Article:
A critical aspect of EarthRanger and other products Vulcan develops for good is their ability to create scaled impact. In the case of EarthRanger the goal is to create systemic change in the way protected areas across Africa, and eventually across the globe, are managed. Vulcan has deployed EarthRanger at more than a dozen sites. Yet, Vulcan cannot on its own deploy EarthRanger everywhere it may be useful. We leverage our experience in the commercial software world to develop a network of ‘channel’ partners. The partners, such as Save the Elephants, Wildlife Protection Solutions, Kinetic 6, Forgotten Parks Foundation, and African Parks, can deliver the expertise, support and training necessary to ensure long-term use. By doing this, we’re helping to avoid the common trap of shelf-ware that’s so prevalent in conservation technology. One key lesson we learned as we have sought partners --whether technology partners, funding partners or channel partners to help us deploy our products -- is that they must also be mission driven. They can be different in almost every respect from Vulcan and from each other in terms of organizational structure, core competencies, resources, size and so on. But if the mission of wildlife conservation is not far and away the primary reason for engaging, they will ultimately be a poor partner.
 
Wicked problems don’t come with a recipe to follow. To make a dent in them requires agility. It requires innovation drawn from a breadth of disciplines.  It requires a commitment to mission and an understanding of what that commitment entails for a wicked problem. Vulcan’s unique organizational structure as funder, developer and multi-disciplinary staff of experts puts us in a position to work with partners and collaborators in innovative ways to move the needle on the world’s toughest problems.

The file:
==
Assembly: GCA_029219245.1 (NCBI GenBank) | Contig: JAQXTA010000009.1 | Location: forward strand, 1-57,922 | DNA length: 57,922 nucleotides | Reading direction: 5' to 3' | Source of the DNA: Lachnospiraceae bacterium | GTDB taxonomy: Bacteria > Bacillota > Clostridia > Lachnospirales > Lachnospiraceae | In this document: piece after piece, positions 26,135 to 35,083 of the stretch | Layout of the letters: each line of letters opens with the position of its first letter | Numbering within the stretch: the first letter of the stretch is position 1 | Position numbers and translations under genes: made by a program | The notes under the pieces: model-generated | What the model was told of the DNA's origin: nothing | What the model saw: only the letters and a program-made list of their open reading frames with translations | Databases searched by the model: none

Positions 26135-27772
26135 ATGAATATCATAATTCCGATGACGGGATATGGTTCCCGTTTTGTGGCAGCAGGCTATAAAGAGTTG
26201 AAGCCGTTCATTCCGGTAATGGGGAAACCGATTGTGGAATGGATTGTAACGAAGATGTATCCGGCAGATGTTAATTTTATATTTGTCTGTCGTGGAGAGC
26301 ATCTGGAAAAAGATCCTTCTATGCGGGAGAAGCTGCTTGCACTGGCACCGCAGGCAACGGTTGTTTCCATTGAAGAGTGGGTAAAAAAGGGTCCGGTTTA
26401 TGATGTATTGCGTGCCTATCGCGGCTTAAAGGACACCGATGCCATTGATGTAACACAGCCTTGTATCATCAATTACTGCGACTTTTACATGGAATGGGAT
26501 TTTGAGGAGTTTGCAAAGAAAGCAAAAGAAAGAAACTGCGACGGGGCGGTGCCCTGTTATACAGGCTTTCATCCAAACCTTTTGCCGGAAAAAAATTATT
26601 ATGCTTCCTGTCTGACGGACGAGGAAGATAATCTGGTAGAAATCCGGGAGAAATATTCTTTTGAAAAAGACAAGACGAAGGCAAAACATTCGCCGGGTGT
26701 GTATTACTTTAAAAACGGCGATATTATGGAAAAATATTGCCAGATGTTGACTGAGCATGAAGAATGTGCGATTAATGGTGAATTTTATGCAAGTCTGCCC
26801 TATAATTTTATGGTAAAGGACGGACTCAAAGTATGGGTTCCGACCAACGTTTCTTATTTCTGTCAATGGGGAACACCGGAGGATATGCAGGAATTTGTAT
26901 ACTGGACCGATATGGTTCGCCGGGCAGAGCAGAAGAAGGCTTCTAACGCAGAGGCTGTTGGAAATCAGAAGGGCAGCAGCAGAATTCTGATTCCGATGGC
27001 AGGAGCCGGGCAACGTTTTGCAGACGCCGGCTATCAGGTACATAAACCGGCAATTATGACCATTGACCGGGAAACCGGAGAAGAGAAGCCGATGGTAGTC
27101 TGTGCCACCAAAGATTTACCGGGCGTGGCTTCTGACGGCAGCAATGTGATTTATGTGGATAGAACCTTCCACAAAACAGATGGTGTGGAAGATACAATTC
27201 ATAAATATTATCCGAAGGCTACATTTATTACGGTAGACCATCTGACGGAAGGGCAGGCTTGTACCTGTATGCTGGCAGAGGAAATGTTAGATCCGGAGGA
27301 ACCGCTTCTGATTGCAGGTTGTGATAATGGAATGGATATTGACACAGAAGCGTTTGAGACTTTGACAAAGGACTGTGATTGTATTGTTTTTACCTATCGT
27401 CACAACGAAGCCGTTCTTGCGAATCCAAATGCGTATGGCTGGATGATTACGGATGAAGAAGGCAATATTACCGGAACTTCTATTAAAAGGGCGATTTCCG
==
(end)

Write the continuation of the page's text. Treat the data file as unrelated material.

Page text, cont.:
About the Author
Ted S.
Principal Business Development Manager
Ted leads development of partnerships for wildlife conservation at Vulcan. The last five years Ted has spent extensive time in Africa with protected area managers and field personnel to understand their challenges. He has identified and engaged with the funding, technology, and deployment partners needed to bring solutions to those challenges. Ted began his career as an engineer. His graduate studies in International Science and Technology Policy and work as a Study Director at the National Academies of Science prepared him well to understand how to approach and overcome technology adoption barriers for market failures like wildlife conservation through partnerships, out of the box thinking, and perseverance. Follow him at @tedschmitt (twitter)

Category Tags
Conservation Technology
Partnerships
Tech4Good
Wildlife Conservation
About the Author
Ted S.
Principal Business Development Manager
Ted leads development of partnerships for wildlife conservation at Vulcan. The last five years Ted has spent extensive time in Africa with protected area managers and field personnel to understand their challenges. He has identified and engaged with the funding, technology, and deployment partners needed to bring solutions to those challenges. Ted began his career as an engineer. His graduate studies in International Science and Technology Policy and work as a Study Director at the National Academies of Science prepared him well to understand how to approach and overcome technology adoption barriers for market failures like wildlife conservation through partnerships, out of the box thinking, and perseverance. Follow him at @tedschmitt (twitter)

Category Tags
Conservation Technology
Partnerships
Tech4Good
Wildlife Conservation